Corporate Governance and Development
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Corporate Governance and Development

Reform, Financial Systems and Legal Frameworks

Edited by Thankom Gopinath Arun and John Turner

This book analyses the complex relationship between corporate governance and economic development by focusing on the reform of corporate governance, the role of the legal system, and the interconnections with the financial system.
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Chapter 7: Corporate Governance of Banks in Developing Economies: Concepts and Issues

Thankom Gopinath Arun and John Turner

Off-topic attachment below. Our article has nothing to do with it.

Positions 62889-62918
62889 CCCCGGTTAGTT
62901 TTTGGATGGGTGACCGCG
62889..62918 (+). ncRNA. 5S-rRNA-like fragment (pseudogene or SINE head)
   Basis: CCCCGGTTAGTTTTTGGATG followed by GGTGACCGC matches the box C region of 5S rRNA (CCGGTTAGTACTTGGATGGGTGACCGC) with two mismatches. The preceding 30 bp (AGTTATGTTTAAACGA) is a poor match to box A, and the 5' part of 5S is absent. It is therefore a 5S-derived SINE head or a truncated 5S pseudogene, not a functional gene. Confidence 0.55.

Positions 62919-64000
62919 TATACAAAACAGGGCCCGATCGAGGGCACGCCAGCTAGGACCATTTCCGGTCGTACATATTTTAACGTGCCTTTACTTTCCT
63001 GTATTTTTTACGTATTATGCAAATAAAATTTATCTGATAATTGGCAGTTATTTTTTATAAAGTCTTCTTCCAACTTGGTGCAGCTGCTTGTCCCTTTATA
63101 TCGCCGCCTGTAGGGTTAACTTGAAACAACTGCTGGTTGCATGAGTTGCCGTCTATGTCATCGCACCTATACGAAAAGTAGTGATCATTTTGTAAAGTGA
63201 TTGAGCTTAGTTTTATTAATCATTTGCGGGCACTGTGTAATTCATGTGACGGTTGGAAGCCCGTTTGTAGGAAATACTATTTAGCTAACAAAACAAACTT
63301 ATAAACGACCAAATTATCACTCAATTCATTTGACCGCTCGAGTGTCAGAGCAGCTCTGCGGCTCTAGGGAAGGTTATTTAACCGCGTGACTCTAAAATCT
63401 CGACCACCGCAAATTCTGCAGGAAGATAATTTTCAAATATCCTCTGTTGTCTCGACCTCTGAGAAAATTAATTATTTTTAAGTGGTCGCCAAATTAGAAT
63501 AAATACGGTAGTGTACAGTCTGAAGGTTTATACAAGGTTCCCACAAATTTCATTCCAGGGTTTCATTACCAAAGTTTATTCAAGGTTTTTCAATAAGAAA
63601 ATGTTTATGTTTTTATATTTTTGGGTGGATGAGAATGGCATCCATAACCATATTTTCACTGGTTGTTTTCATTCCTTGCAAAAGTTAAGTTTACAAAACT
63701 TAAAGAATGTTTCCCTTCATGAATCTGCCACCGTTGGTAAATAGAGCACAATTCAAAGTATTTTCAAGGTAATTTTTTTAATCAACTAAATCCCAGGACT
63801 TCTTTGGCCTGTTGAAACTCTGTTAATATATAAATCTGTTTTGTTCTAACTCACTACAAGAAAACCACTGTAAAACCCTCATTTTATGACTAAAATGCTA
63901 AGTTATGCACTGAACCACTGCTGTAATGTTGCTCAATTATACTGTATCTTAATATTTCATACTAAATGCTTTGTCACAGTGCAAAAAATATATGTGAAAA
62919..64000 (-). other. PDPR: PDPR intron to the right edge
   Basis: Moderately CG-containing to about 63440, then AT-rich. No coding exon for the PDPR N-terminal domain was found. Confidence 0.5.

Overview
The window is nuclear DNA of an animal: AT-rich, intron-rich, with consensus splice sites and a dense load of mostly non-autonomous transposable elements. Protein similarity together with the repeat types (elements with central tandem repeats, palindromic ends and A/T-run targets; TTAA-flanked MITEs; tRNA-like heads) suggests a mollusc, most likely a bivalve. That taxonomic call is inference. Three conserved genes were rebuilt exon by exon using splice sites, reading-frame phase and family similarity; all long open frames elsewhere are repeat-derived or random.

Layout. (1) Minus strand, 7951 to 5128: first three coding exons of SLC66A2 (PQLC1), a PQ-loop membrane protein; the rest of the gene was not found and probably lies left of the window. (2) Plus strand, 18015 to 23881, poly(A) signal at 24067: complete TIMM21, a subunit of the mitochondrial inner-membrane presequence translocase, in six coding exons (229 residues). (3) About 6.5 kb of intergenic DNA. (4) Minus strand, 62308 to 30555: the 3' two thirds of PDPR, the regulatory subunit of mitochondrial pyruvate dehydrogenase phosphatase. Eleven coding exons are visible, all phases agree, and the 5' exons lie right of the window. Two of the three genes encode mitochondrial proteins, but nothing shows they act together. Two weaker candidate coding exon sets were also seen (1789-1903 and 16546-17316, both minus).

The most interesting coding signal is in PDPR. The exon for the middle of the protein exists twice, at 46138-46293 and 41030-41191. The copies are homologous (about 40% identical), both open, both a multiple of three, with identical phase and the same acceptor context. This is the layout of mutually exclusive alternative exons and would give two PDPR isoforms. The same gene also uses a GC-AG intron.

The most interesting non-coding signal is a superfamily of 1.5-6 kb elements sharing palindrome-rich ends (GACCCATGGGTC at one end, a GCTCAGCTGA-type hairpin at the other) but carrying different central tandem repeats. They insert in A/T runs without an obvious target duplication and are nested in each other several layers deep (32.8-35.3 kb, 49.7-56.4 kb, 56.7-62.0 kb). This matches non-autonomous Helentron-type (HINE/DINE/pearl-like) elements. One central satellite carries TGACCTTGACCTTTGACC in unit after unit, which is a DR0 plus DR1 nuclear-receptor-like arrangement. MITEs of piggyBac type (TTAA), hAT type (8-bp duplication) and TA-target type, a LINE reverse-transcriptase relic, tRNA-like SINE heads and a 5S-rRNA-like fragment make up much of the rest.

Thankom Gopinath Arun and John Turner INTRODUCTION Although the subject of corporate governance in developing economies has recently received a lot of attention in the literature (Goswami, 2001; Lin, 2001; Malherbe and Segal, 2001; Oman, 2001), the corporate governance of banks in developing economies has been almost ignored by researchers (Caprio and Levine, 2002). Even in developed economies, the corporate governance of banks has only recently been discussed in the literature (Macey and O’Hara, 2003). In order to address this deficiency, this chapter discusses some of the key concepts and issues for the corporate governance of banks in developing economies. The corporate governance of banks in developing economies is important for several reasons. First, banks have an overwhelmingly dominant position in developing-economy financial systems, and are extremely important engines of economic growth (King and Levine, 1993a, 1993b; Levine, 1997). Second, as financial markets are usually underdeveloped, banks in developing economies are typically the most important source of finance for the majority of firms. Third, as well as providing a generally accepted means of payment, banks in developing countries are usually the main depository for the economy’s savings. Fourth, many developing economies have recently liberalized their banking systems through privatization/disinvestments and reducing the role of economic regulation. Consequently, managers of banks in these economies have obtained greater freedom in how they run their banks. In the next section, we argue that the unique nature of the banking firm, whether in the developed or developing world, requires that a broad view of...

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